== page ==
5. Believe me, I agree with you on those making interesting acquaintances and that is incredibly interesting about Amin. I wouldn’t have thought him to have had an Aeronautical Advisor. I guess knowing some people in CDE would have painted a rosier picture if they could’ve “showed” us around and I do believe that even the dumpiest places have some positives to them-you just need to find them or have someone show you them-it’s always good to have people you know in places so you can see the more than meets the eye. Take care Bob and thanks for the reply.

  6. Bob Taylor says

    lee, many small countries have things you wouldn’t think they’d truly need. For instance Paraguay had a navy. And one gunboat. It last saw service in the Chaco War with Bolivia in the 30s. It was, as I recall, about fifty feet long, with a single gun. My father-in-law was one of the crew, and I once attended a veterans’ reunion, complete with barbecue–where you build a fire in a big pit and when it burns down to coals you spear huge slabs of meat onto small peeled tree trunk poles, stab the poles in the ground around the pit, turn them periodically, cutting off the outer cooked portions (like you do with those hunks of wrapped lamb turning on spits to make middle eastern “gyros”. Incidentally, the same type of pit with coals can be used when folks walk barefoot across it during the Feast of San Juan. I love good food, by the way, and during the late 80s, early 90s I ran a beachfront bar & grill in Puerto Escondido, Oaxaca, Mexico. My highest markup item was mescal. I bought it for the equivalent of $8 American per gallon from two guys that came down from the mountains every week and sold an ounce-and-a- half shot of it to tourist for $3–mostly to the Club Med excursions that came up from their Bahias de Huatulco unit every Friday for lunch. (I sold it to my local friends and neighbors for about twenty-five cents a shot.)

  7. Lee:
    I don’t agree with your comments about Ciudad del Este. I’ve done business in that city for a long time in the early 90’s, and I still visit sometimes. As at any , cosmopolitan and extremely busy international commercial center, if you are willing to pay just a crap price, you’ll get crap, but you can also shop at the finest shops and buy the finest legal and original merchandise in the world, from $ 5,000 French wine botles, to $ 20,000 italian pens (and these are bargains, at international prices), to fashion, and of course elctronics. You just probably didn’t have the time to check or walk enough. Off course, you will not get the best products from street vendors, same as in New York or Miami, or anywhere in the world, unless you are just looking for local craftmanship.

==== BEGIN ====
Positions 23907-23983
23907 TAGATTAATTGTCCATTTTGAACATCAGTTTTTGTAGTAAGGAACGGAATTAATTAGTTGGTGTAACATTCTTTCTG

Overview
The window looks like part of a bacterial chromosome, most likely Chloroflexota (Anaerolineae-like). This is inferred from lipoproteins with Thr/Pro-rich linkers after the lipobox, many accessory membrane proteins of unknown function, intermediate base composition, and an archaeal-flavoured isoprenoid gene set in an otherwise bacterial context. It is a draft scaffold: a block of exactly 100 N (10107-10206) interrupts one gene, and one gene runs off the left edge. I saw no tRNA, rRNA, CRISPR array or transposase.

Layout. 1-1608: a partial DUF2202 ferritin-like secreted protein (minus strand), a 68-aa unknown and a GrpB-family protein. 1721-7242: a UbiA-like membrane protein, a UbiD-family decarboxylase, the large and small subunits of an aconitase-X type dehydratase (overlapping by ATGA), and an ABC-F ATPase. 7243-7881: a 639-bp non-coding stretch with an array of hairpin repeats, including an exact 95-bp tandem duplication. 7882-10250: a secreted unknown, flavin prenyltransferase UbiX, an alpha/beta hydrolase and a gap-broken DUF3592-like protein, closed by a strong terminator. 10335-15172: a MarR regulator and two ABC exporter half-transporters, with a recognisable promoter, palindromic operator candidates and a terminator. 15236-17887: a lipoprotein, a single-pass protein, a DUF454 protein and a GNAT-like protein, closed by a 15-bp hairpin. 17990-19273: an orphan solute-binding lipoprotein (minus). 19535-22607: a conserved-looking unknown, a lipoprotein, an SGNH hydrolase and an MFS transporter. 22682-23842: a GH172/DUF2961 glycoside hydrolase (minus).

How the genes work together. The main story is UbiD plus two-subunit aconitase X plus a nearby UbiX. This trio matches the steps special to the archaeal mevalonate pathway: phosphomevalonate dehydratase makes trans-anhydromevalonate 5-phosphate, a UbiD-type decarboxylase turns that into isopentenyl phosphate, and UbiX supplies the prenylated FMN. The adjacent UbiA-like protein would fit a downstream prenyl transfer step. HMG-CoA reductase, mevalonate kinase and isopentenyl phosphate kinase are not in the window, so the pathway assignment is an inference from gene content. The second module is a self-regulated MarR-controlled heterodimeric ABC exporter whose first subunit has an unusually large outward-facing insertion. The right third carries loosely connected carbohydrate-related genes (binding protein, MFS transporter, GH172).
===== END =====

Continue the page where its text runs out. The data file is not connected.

8. Oscar, thanks for your comment and I am glad to hear that there is more to CDE than meets the eye. You are correct, I didn’t give it too much of a look as I wasn’t really looking for anything in particular but did happen to check out electronics but wasn’t too impressed. There certainly were some nice stores such as the Mona Lisa etc but I mainly stuck to the outdoor markets and just went into a few of the malls. Next time I am there I will have to check out the wines!

  9. Lee, i really think that you should reconsider and even if its possible, to retract yourself. Im from Paraguay.. and ive been in the USA several times and visited many cities..and actually im living in Germany. And i can say.. because ive seen things from the FIRST world, and from the THIRD world.. as you said.. I have to say that you should give a little bit of respect to other countries. Paraguay owns the biggest hydroelectric in the world, Asuncion is a beautiful city as well.. is the oldest south american city, if you didnt know.. It posses beautiful places, to spend time with the nature. Its actually a beautiful country, and im not saying this because it is mine, i really mean it. Ive been in miami, florida, los angeles, ive seen almost everything of california, and i can say that ive found better places in my country.. you should really have a little bit more of respect, if you are talking about countries of the third world.. you should really at LEAST try to show a little bit of culture.. and say just the necessary. Im not saying anything because your president is sending people to the CHACO in paraguay, just because there is the biggest reserve of sweet water.. and they actually want to steal it. like they are trying to do to all of the countries from south america.. I assume that its going to be better if every president from South america start acting like Hugo Chavez..